My father recently sent me a videotape he had made from a decade's worth of old family movies. The occasion was my fortieth birthday, and after our three children were in bed that night, I settled in to watch and remember.
I was not prepared for, nor do I fully understand, the overwhelming feelings of sadness that came over me as I watched the tape. The movies began in 1956, a year before I was born, and continued through the next ten years, a sometimes blurry rendition of times I could not remember and people who have long since died. There were three of my four grandparents, a very close family friend (who left behind a wife and six children) and my own mother. It is this last death, this most devastating loss in my life, that still, after four years, is hard for me to bear.
I sat, now a mother of three children, and watched my own mother, then a twenty-three-year old mother of me: a one-year-old girl. She was a young woman I never really knew--only from pictures and family remembrances could I ever have an inkling of a connection with her. I felt so much sadness at this that I was unable to continue watching the tape; I put it away for a time when its viewing will perhaps be easier. I do not know when that time will come. Four years after her death, I still sometimes feel an almost all-consuming grief when I talk of her.
Now, here she was in the slightly hazy images that sometimes ran smoothly, but more often jerkily, across the screen. This was the mother I was too young to remember, the tall, slim girl with dark hair and eyes shining bright behind cat-eyed glasses. I do not know how she felt about motherhood at such an early age, because she most likely did not consider it "early." Everyone, for the most part, married young, and were done with babies and bottles long before they reached their third decade. But, in her wide face, I could see the same pride and amazement that I felt, and feel, when looking at our children.
Twenty-two months after me, my sister arrived. My mother often told me of the overwhelming frustrations of having two children so close in age, how my very active sister exhausted her, but, at the same time, how happy she was with us. Maybe she had the same hopes and dreams for us that we have for our children now. With her gone, that's something I can only imagine.
We were so alike, yet the differences were hard to miss. When she was the age I am now, she was the mother of seventeen- and fifteen-year old girls. Her years of worrying about little children were over. She no longer had to fret about them running into the path of an oncoming car--she was confronted with what lay ahead; she had to consider the day they would leave her, make homes of their own, and place her in the position of starting over without little children. She once told me she tried to put together our baby books, with photographs starting at our births, but it was too hard for her. It made her too sad. I didn't understand then, but I do now: the sadness came in realizing those days were gone, those times lived, and the sweetness of small children had been replaced. She now had daughters who loved her, but no longer thought she had hung the stars in the sky. That is a feeling I will realize one day, too, and for that I will miss her all the more. There will be no one who will laugh with me and say, "Oh, I remember that!" I will make memories without her.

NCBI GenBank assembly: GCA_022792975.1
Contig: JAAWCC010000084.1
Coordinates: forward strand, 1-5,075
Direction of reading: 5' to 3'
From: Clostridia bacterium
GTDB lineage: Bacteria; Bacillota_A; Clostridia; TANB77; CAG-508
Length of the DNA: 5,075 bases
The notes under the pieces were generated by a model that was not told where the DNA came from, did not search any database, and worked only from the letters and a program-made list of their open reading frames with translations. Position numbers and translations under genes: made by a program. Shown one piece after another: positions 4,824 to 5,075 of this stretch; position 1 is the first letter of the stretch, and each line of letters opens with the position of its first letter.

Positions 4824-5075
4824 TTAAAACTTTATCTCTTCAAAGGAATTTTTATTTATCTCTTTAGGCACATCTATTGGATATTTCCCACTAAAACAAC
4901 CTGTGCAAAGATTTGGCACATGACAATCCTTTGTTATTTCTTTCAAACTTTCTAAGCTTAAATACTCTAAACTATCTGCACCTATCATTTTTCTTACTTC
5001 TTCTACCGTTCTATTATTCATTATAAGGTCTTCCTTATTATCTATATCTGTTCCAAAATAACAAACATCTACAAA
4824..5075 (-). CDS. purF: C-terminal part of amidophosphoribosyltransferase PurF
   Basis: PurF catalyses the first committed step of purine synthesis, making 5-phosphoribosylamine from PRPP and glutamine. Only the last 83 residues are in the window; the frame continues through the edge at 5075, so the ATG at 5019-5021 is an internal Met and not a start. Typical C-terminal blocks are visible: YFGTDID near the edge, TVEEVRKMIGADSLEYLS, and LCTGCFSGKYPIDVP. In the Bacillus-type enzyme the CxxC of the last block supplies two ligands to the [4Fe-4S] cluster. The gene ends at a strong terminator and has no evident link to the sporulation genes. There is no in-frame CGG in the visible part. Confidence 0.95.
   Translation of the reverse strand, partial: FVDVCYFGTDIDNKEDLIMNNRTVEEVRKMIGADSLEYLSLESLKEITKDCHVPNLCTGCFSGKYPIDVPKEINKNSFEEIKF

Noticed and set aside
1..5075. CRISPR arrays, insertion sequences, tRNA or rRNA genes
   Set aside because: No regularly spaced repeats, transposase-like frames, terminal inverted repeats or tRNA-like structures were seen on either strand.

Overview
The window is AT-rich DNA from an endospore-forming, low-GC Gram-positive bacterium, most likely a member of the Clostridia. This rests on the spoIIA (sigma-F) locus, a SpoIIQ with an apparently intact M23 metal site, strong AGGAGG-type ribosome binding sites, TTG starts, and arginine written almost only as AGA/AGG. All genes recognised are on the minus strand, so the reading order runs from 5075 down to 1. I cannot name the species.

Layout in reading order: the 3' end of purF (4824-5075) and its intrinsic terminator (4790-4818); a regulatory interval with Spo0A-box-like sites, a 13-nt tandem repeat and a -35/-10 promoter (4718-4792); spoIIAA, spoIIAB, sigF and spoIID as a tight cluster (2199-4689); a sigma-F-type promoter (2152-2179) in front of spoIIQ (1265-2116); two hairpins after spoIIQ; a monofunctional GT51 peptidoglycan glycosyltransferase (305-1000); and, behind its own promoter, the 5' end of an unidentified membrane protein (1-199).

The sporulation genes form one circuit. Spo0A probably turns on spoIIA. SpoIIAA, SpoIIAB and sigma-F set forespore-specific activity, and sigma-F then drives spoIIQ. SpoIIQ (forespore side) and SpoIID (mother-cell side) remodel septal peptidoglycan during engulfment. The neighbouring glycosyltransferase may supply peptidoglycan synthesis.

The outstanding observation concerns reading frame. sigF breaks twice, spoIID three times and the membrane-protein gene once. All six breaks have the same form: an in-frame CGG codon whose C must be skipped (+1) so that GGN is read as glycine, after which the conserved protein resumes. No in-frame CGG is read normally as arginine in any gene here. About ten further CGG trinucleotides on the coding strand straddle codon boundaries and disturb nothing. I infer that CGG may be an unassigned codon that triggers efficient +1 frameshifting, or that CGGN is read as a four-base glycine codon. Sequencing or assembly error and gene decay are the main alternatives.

Losing my mother when I was just thirty-seven years old left me with such a feeling of aimless drifting that only now am I starting to feel anchored again. I had finally reached the point where I could continue my life without having to work around the void in my heart.
Then, I sat and watched the tape. And the same feelings and longings nearly drowned me. I turned off the tape and cried like I had not cried since those early days of her illness and eventual death. The loss was so real again as I watched her hold the hand of a toddling girl and push her in the swings at a park. The realization that she would not do these things again came back against the stark knowledge of my life as it is today.
I believe a woman's loss of her mother is one of the hardest times she will experience. When my mother died so suddenly, I felt a tangible part of my past had vanished. Of course, my father was always there in our growing-up years, but it was my mother who remembered all of the firsts in our lives; the first step, the first word, the first lost tooth. When she died, that history, in large part, went with her. Now, as I experience so many of the same things with my own children, my mother is not here to share them. While I know other family members love our boys, no one loves them quite as much as my mother did. And she did not live to see the granddaughter she so longed to have. The little girl who looks so much like her.
I watched the tape, full of her, and felt the spaces in my heart widen. When does the letting go in life become a matter of course? When does the time come when you can remember without the feelings of sadness? At night, when it's quiet, I long for the knowledge to find the way back home without losing the part of myself I see now in the fuzzy pictures of a mother those many years ago. But I also hope to see the future, which, although it will be lived without her, can be lived in a manner that would have made her proud. Then I think I can watch the tape and laugh and remember as those memories take their rightful place in my heart.
Joanna Backman is a freelance writer living in Bloomington. This is her first contribution to Minnesota Parent.
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